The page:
E Mechanics design
These cards show multiple abilities divided by a vertical line as well as the requirements that “unlock” each of the abilities. Which of these abilities are activated depends on which of the corresponding requirements (also divided by a vertical line) you have fulfilled.



E Feedback from playtesting
Playtests have shown that these mechanics accentuate planning what to do in advance if players want to benefit from cards with multiple effect abilities as much as they possibly can. It was also mentioned that these cards can be slightly less useful during the early game and that they grow stronger towards the end.

E Further tasks
How do you feel about the fact that the strength of these abilities grow as more different Control Cards are played? Does it add to the theme of well thought propaganda actions?


3.2 “X” Abilities

Another way to enhance the difference the Control Cards can make is the introduction of abilities reflecting the Control Card used for the current round.

E Motivation
Abilities with X, besides for their being linked to the Control Cards use, allow players using the ability with the strength they, at the moment, can utilize. From another point of view, it is also engaging to not only be able to choose which abilities to activate, but also at what strength. Thanks to this, there is a strong reflection of the actions the player does into what is going on in the game.

E Mechanics design
Usually, the X ability is either as strong as the Level of the Control Card used in the current round (so 1, 3, or 6) or as the half of that Level rounded up (so 1, 2, or 3).



E Feedback from playtesting
During the playtests, cards with these abilities received a lot of love. It even enhanced the use of Propaganda level 1 Control Card for it’s Bureaucracy ability that allows you to exchange a previously played Control Card for an unplayed one, so the players could use an X ability one more time with a 6 Level Control Card. Moreover, it adds a reasonable attractivity to “Level 3” Control Cards which, in the base game, are usually the third (last) pick for most players.


4. Claiming Space Race Achievements

Achievements introduce a brand new card type in Space Race and are another way to make more use of the Control Cards while also bringing a new way to reach Development Points. Apart from that, they provide the feeling of reaching certain goals and possibly even beating other players to these goals. They create additional opportunity to score points by adding extra area to compete in while also making the players think a bit harder if they are to claim them.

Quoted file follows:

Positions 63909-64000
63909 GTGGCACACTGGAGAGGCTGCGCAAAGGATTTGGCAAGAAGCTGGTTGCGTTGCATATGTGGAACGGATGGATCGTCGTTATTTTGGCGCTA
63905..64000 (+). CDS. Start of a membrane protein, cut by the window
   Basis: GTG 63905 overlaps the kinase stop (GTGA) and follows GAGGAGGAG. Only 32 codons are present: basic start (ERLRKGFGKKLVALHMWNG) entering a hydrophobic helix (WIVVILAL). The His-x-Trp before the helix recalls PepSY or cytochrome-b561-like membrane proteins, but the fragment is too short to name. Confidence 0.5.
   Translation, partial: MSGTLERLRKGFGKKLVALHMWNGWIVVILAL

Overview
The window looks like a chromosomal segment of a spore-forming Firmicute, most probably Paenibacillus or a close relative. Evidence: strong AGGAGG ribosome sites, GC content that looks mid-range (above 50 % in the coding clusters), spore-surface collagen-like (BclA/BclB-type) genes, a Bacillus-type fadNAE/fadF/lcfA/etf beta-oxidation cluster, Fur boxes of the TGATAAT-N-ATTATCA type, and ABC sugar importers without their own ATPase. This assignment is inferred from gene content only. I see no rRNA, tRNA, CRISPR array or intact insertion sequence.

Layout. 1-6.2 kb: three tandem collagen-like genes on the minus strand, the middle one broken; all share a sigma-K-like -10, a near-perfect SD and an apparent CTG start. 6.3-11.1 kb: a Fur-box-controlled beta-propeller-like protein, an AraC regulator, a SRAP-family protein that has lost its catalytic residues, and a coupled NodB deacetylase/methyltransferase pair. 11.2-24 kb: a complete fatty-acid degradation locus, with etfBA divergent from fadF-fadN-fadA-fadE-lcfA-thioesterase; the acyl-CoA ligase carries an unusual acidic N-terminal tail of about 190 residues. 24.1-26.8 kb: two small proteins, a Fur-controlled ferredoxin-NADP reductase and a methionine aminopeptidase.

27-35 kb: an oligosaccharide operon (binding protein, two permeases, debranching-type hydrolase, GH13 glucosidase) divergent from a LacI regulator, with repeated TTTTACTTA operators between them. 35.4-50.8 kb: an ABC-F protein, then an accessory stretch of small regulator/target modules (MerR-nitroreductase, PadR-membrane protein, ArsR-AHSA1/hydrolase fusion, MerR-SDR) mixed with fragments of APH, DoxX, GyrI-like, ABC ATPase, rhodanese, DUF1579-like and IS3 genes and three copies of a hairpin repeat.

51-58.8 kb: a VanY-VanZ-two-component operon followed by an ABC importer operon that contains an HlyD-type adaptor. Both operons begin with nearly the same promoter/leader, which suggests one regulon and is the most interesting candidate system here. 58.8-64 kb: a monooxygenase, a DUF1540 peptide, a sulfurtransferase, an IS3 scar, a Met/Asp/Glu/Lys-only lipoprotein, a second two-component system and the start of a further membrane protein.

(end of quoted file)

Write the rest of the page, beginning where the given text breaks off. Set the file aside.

E Motivation
The motivation behind adding Achievements into the game is to provide new, streamlined, and easily accessible strategy and goals to pursue, using Control Cars in completely novel way.

E Mechanics design
During the setup, 5 random Achievements are placed next to the Universe ready to be claimed. The requirements to claim them are quite simple and range from having certain types of cards in Agency to having a minimum Level in a certain Stage from the cards in Agency. When you meet the requirements shown on an Achievement card, you can claim it by placing one of your unused Control Cards on them (face down). The players receive Development Points for claimed Achievements -- the number of points depends on whether you were the first, second or third who claimed the individual Achievements.



E Feedback from playtesting
The playtesters were really positive on the possibility of adding Achievements into the game. In all the playtests that we have done, Achievements have proven to be one of the ways to get points and, more importantly, a really enjoyable way. It is possible to focus primarily on them in order to get the largest possible point bonus or, on the other hand, to try maximizing your profit on a field left open by those only going for the Achievements.

E Further tasks
It is important to balance the points/scoring system of Achievements so that they maintain their presence in the game without actually steering the whole gameplay into a hunt for them. Similarly to Breakthroughs, they should be a valid strategy to earn points, but not the only or even vital one.


5. Introducing New Player in the Space Race Universe

Chinese Space Program enters the game -- there is a new set of Control Cards that allows you to play 5-player games.

E Feedback from playtesting